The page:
For my mother…

Glancing over at my now 1-year old, I type this dedication to my own mother, hoping he will not stir for another hour or two - life as a mother eh?! Trying to cram any task possible whilst they sleep so peacefully and beautifully forgetting the day’s tantrums and endless giggles.

She, with a smile on her beautifully aged face, reminded me today that it is International Women’s Day and for the both of us without speaking, shared something between us in that silent smile. Perhaps it was an acknowledgment of some sort, an exchange between mother and daughter, fellow mother to mother, who knows, but damn that woman, so here’s a little something about the woman who’s been the source of my strength!

She came to the UK at 20 years old from Bangladesh, not speaking a word of English after marrying my father. Leaving her whole family behind and then going on to bear five of us children by herself whilst my dad was bringing the bread in so to speak! After becoming a mother myself, the sacrifices she made for us mentally as well as physically are beyond admirable. After seeing how hard it can be raising my own baby boy, I wondered often through sleepless nights of feeds and constant care and attention needed by my little bundle of human being that God blessed me with, how often my own mother would stay up nights with us, looking after her husband, making sure he was fed and ready for work, did she even have time to eat? To sleep, to shower? Looking back, she never really did anything for herself, no spa days, or time with friends, no social life - we were her world.

I look at my mother and think where the hell did she get her strength from? And selflessly adopt this “can do” attitude? I swear she had the strength of a thousand villages...

I come from an entirely different generation born in the idyllic 90s where some of us have been lucky; I have a supportive husband, in laws that like to help out, my own family I can go to for help, love and support. They say it takes a village to raise a child and it does indeed even though I often spend days where I am determined to do it all! The cycle of laundry, dishes, cooking and cleaning, food preparation for baby and ourselves, making sure my partner feels I am there for him mentally and physically, oh how being present has changed since becoming a mother! The guilt of not truly being there for your husband all the time. I look at my mother and think where the hell did she get her strength from? And selflessly adopt this “can do” attitude? I swear she had the strength of a thousand villages without any support network around her.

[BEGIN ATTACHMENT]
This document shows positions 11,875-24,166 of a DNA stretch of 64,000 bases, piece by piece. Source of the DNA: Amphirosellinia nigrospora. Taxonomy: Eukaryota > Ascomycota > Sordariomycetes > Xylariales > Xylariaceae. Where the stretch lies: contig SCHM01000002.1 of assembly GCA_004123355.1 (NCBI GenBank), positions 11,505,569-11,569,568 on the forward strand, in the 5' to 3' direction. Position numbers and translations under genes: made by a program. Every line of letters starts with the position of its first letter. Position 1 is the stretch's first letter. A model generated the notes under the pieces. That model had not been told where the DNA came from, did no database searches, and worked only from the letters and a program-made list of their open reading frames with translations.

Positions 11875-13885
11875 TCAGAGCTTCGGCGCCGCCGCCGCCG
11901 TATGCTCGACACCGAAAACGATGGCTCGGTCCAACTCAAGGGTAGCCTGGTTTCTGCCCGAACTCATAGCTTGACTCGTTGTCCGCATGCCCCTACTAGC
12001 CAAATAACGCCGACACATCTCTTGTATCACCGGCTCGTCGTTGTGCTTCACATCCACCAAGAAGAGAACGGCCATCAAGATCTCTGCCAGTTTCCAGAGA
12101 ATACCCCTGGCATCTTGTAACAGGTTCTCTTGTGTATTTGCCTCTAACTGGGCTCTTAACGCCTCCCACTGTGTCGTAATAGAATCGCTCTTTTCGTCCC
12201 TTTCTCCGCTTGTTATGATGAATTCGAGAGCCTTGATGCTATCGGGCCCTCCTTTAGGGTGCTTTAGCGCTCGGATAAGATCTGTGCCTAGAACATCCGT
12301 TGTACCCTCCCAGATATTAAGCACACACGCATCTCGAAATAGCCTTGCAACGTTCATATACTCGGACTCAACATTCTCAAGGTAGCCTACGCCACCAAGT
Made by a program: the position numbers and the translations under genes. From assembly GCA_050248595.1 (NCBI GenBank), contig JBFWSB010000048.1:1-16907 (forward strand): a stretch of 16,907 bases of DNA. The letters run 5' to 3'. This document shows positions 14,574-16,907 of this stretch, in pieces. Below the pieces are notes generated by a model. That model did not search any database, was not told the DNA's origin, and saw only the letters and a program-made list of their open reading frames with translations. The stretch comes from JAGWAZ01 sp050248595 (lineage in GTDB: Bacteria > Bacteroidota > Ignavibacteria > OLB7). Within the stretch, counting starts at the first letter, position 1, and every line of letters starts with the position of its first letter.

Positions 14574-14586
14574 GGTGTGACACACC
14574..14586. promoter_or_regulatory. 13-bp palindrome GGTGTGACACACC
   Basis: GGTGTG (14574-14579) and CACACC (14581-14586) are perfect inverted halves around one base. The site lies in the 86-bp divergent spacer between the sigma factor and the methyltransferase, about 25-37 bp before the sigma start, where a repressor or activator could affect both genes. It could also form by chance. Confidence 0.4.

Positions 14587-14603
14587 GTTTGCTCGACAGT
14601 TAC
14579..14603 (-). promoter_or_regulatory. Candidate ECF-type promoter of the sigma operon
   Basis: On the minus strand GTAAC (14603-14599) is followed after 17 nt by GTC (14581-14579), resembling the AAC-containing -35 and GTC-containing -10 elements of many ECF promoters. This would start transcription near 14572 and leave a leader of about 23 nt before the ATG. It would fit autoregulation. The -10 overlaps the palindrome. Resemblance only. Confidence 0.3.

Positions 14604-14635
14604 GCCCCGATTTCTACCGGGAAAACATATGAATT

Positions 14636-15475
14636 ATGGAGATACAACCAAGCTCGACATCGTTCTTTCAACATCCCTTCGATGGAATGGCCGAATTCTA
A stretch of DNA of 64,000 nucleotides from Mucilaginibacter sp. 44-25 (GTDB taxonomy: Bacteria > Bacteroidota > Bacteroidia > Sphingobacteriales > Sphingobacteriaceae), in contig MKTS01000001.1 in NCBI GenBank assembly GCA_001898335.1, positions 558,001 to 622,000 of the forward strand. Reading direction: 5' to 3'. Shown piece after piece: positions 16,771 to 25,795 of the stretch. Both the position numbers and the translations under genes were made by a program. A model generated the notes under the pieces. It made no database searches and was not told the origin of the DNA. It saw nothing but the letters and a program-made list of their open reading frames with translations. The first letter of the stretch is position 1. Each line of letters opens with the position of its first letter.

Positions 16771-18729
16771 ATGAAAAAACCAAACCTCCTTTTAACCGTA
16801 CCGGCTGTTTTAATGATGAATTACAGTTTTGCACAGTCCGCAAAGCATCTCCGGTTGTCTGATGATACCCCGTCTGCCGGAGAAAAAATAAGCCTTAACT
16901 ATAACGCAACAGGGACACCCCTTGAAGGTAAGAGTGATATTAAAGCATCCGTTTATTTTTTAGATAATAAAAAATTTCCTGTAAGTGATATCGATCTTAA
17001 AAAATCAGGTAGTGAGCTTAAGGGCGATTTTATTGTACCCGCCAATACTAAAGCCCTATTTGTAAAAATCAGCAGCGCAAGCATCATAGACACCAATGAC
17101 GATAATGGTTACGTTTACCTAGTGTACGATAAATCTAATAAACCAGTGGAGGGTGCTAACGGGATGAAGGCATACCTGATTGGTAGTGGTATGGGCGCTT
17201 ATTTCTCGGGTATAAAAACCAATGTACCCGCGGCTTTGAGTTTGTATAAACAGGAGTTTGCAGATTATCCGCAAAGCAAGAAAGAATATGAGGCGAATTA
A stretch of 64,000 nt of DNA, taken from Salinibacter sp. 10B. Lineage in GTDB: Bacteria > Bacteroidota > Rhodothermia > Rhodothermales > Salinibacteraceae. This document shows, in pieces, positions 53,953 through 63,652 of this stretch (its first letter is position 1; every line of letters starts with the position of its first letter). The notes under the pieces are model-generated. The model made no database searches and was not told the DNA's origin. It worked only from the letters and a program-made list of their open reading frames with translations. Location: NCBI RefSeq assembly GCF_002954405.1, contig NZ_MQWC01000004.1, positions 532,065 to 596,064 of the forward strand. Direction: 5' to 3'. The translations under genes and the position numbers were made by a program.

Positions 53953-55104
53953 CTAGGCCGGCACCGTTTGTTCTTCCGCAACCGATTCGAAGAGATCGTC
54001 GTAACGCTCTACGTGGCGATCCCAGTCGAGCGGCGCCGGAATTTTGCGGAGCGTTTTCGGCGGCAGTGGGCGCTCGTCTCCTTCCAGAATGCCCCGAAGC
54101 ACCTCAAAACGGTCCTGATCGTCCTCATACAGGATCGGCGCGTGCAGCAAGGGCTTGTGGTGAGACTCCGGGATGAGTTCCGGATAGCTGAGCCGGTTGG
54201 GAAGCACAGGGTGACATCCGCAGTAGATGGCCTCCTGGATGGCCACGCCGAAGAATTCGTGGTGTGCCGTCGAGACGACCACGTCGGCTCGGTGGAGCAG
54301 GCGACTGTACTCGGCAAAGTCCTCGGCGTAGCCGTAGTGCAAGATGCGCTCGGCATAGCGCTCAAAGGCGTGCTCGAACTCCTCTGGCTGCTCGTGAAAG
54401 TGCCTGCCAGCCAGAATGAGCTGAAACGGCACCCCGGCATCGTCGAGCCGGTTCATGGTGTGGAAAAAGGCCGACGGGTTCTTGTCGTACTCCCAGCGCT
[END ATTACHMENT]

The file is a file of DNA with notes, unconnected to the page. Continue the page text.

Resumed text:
My father admitted once to my husband as they were sitting down for a conversation after my baby was born that my mother did everything, maybe he felt it even more so after seeing his daughter being supported by her husband? My mother never complained, it’s the type of woman she is. She would give her all to us, she’s a smart woman, did well in school in Bangladesh. Could she have had a career if she wanted? I did ask her this once but as soon as girls “come of age” they were to marry back then was her response and this made me feel quite sad. Her own mother my dear nanu also married at the age of just 15 which was considered the norm amongst the Bengali community back then.

After I got married, I found it very difficult to settle, moving just three hours away. I was not strong enough to make the same sacrifices she did. I see her now making video calls with her sisters whom she hasn’t seen in years, I remember the blue post letters she wrote to her mother and late father, my dear nanu and nanna. The fact that she only travelled back to Bangladesh twice 13 years after she left her family, and again when my dear nana was ill, just shows the sacrifices made as she was bringing us up, making sure we got into the best schools, going to parents evenings, with not much confidence with her English but still trying so hard for her children.

Making sure we were getting Arabic lessons as well as remembering the times, she was so strict about us forgetting our Surah’s (prayers recited from the Quran for my non-Muslim ladies) as my sister and I like to laugh about now but at the time it was bloody scary I tell you! All I remember is a wooden spoon and threat of a cellar that’s all I’m saying! But don’t worry my mum was harmless none of us “got beats” as the other kids complained about!

I often think about think how much strength we can draw from the women around us...

I often think about think how much strength we can draw from the women around us, how generations have changed, my husband working from home but still helping me out with our baby, my mother didn’t have that, my father was the breadwinner and men of that generation often stuck to that role.

On many nights when all I could think about was not sleeping, at the same time many years ago my mother was balancing so much on her plate. She’s my heroine, my superwoman! So let us remember ladies, the women around us where we can draw our strength from because God knows we will need it at some point in our hectic lives!

Join Our Movement

Raise your voice and get connected